A district judge of the United States Federal court in Chicago, Illinois, Thomas M. Durkin, has dismissed an appeal filed by Birim Group against Ghanaian businessman Dr Papa Kwesi Nduom and 18 others.
Giving his judgment, Judge Durkin stated “having reviewed the parties’ submissions, the court finds that amendment would be futile and denies plaintiff’s motion.”
“For these reasons, plaintiff’s motion for leave to amend its complaint, R. 26, is denied. Except as otherwise stated in the court’s prior order, dismissal of all claims is without prejudice to refile in an appropriate forum. Civil case terminated,” the judge noted.
It would be recalled that the court on 23 November 2021, dismissed Birim Group’s complaint in full, finding that it had not alleged a domestic injury necessary under Racketeer Influenced and Corrupt Organizations (RICO) and had failed to state a claim under most of its common-law theories. The court further held that any remaining claims against the Ghanaian institutions were properly dismissed under forum non conveniens.
Birim, the California limited liability company, whose sole member was the lawyer who filed the complaint, purchased $52,219 and $30,000 claims against companies in Ghana from two citizens – Ms. Sekyere and Mr. Barimah.
Although neither GN Bank, Dr Nduom nor any of the GN Bank directors were alleged to have themselves taken any action against these Ghanaian citizens, the complaint named each of them as defendants based on vague allegations of a vast international conspiracy for which the court found no supporting facts had been alleged.
Below is the full judgment of Thomas M. Durkin
MEMORANDUM OPINION AND ORDER
Plaintiff Birim Group, LLC filed this suit raising claims under the Racketeer Influenced and Corrupt Organizations (“RICO”) statute, 18 U.S.C. § 1961 et seq., and a series of common-law theories including breach of contract, fraud, and financial negligence. Plaintiff is proceeding as assignee of two Ghanaian citizens, Ms. Sekyere and Mr. Barimah (collectively, “Assignors”), who allegedly lost deposits with Ghanaian financial institutions of $52,219 and $30,000, respectively.
On November 23, 2021, the Court dismissed Plaintiff’s complaint in full, finding that it had not alleged a domestic injury necessary under RICO and had failed to state a claim under most of its common-law theories. The Court further held that any remaining claims against the Ghanaian institutions were properly dismissed under forum non conveniens. Plaintiff now seeks leave to amend and has provided a copy of its proposed amended complaint for review. The U.S.-based Defendants filed a response opposing amendment. Having reviewed the parties’ submissions, the Court finds that amendment would be futile and denies Plaintiff’s motion.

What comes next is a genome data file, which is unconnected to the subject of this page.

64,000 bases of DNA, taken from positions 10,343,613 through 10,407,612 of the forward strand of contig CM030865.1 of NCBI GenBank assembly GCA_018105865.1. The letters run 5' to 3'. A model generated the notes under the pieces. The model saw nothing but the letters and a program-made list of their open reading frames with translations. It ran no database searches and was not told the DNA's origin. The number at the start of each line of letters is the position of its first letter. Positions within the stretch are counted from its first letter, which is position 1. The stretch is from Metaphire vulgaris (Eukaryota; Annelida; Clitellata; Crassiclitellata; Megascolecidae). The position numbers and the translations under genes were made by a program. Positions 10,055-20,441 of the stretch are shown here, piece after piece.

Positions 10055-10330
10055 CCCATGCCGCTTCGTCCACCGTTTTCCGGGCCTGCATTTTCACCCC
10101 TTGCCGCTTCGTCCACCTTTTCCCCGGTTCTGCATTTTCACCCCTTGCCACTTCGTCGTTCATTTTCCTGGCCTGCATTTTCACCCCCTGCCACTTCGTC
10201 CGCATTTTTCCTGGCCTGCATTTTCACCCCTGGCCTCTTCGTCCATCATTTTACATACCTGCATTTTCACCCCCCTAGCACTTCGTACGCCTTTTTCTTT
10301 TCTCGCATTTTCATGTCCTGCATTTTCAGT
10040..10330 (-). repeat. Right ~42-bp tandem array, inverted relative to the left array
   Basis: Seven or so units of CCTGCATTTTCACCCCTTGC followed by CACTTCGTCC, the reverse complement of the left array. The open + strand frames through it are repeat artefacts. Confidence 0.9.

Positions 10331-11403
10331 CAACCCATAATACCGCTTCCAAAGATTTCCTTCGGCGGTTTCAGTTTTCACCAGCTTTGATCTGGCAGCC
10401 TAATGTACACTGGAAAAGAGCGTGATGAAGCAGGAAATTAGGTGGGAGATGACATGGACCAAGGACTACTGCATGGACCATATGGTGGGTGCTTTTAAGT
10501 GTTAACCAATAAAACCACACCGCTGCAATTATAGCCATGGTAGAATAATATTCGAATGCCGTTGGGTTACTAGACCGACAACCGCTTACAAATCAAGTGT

Leave to amend is properly denied when a proposed amended complaint would not survive a motion to dismiss. See Gandhi v. Sitara Capital Mgmt., LLC, 721 F.3d 865, 869-70 (7th Cir. 2013) (affirming denial of leave where plaintiff’s proposed complaint lacked necessary elements to state fraud claim). Such is the case here. Plaintiff’s proposed amended complaint purports to remedy the “group pleading” deficiency identified in the Court’s dismissal order, but the new allegations remain conclusory or duplicative with the original complaint. The proposed amended complaint adds almost no additional details tying any of the alleged conspiratorial conduct to Assignor’s losses, which remain the touchstone of this case. Despite asserting a variety of fraud claims, the complaint still offers almost no details as to the interactions between the defrauded parties, Assignors, and the institutions they dealt with, which are all located in Ghana. Given the requirement that fraud claims be pleaded with particularity, this deficiency is fatal. See Gandhi, 721 F.3d at 870; Fed. R. Civ. P. 9(b).
Furthermore, to the extent Plaintiff has any valid claims (which remains possible as to certain claims against the Ghanaian institutions), dismissal for forum non conveniens is also appropriate. Plaintiff’s fraud claims will turn on what Assignors were told or given when they made their deposits, making Plaintiff’s suggestion that their testimony “may not be necessary” highly suspect. This makes Ghana a far more appropriate forum to litigate those claims. And while Plaintiff asserts that its choice of a U.S. forum was made in good faith, courts afford limited deference to the forum choice of a nominally domestic plaintiff suing as assignee of a foreign claimant. See Del Monte Corp. v. Everett S.S. Corp., S/A, 402 F. Supp. 237, 243 (N.D. Cal. 1973). Accordingly, the Court finds that the proposed amended complaint would be subject to forum non conveniens dismissal for the same reasons identified in its prior order.
For these reasons, Plaintiff’s motion for leave to amend its complaint, R. 26, is denied. Except as otherwise stated in the Court’s prior order, dismissal of all claims is without prejudice to refile in an appropriate forum. Civil case terminated.
Source: Daily Mail GH